Introduction: Photo Studio Backdrop on a Tight Budget
A few days ago, I got myself a photo studio strobe kit. It's a very nice set, but it soon became obvious that the wall was not always going to work as a background... so I needed a backdrop. One that I wouldn't need to assemble and disassemble every time I wanted to take some photos, and also one that would allow me to quickly change backgrounds (white, black, green...).
So here's what I came up with.
Constructive criticism welcome :)
Step 1: Materials and Tools
Since I wanted this to be a very affordable project, I used some stuff I had at home.
2 x D32 PN16 PVC pipe (2.5m). - These I bought.
2 x Blind kits. - These I bought too.
1 x piece of 16mm solid wood. You would need around 10cm x 28cm. - This I had at home
4 x long screws and plugs to hold the backdrop to the wall - These I had at home.
16 x wood screws (25 - 30mm long). - These I had at home too.
Cordless drill (used as a screw driver)
Step 2: Cut the Wood
Basic shapes. These pieces are not the center of attention, so don't go all out on design here.
Step 3: Build the Support Sides
This is pretty straight forward.
The only important thing to keep in mind is to pre-drill your wood.
If you just force the screws into the wood, you are most likely going to end up with a cracked piece of wood...
Step 4: Attach the Sides / Support to the Wall
Drill your holes on the wall after carefully measuring the correct place.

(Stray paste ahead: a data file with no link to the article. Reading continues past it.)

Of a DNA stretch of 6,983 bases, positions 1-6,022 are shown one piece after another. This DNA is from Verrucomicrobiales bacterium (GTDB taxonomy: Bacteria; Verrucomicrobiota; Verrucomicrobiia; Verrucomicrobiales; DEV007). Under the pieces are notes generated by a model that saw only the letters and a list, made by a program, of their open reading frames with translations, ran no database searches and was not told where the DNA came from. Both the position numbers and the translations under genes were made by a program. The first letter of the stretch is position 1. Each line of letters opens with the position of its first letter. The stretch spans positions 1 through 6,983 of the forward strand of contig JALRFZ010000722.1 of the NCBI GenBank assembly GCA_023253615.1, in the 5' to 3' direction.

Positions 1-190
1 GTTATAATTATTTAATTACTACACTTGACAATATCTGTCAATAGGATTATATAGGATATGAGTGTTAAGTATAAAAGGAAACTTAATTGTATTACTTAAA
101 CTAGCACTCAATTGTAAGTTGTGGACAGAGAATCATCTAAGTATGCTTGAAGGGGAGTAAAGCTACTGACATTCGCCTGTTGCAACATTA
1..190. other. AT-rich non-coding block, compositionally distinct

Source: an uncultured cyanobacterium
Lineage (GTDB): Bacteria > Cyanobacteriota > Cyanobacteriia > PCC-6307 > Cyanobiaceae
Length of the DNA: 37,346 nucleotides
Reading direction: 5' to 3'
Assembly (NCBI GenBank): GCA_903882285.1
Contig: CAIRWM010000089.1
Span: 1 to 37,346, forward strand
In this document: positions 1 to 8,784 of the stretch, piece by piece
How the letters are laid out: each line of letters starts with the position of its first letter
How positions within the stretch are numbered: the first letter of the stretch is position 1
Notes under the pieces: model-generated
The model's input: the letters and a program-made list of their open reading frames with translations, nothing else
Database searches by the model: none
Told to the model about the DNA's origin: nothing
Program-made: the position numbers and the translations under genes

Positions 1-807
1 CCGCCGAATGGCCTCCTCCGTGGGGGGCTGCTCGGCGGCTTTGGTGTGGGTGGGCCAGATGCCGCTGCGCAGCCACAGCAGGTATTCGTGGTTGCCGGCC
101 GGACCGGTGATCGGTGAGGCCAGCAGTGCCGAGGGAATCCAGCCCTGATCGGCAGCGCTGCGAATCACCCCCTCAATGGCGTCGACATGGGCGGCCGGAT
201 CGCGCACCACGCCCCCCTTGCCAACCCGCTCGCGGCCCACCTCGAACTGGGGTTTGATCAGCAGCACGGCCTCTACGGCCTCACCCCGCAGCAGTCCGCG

Bear in mind this backdrop has a fixed length, so a miscalculation would most likely result in either cutting the pvc pipe a bit, or in drilling new holes on the wall.
I did make a different mistake though.
I did not consider the thickness of the wood, so the length of screw that actually went into the plug was too short, and the plug did not expand inside the wall.
The support came down... luckily I realized and corrected it before disaster could happen.
All I needed to do was drilling the holes wider to embed the head of the screw halfway into the wood.
Step 5: Final Assembly
The final step was to attach the pulleys and "bearings" to both ends of the PVC pipes.
One of them was a bit loose (risking bad traction when pulling the backdrop up), so I just used some masking tape to adjust it.
The screw heads embedded in the wood made the whole assembly much more solid.
I deliberately placed the pulleys on opposite ends so avoid the chains getting tangled.
All in all, the whole project took a couple of hours to complete.
Now I need the white and black canvases... and a model, of course :)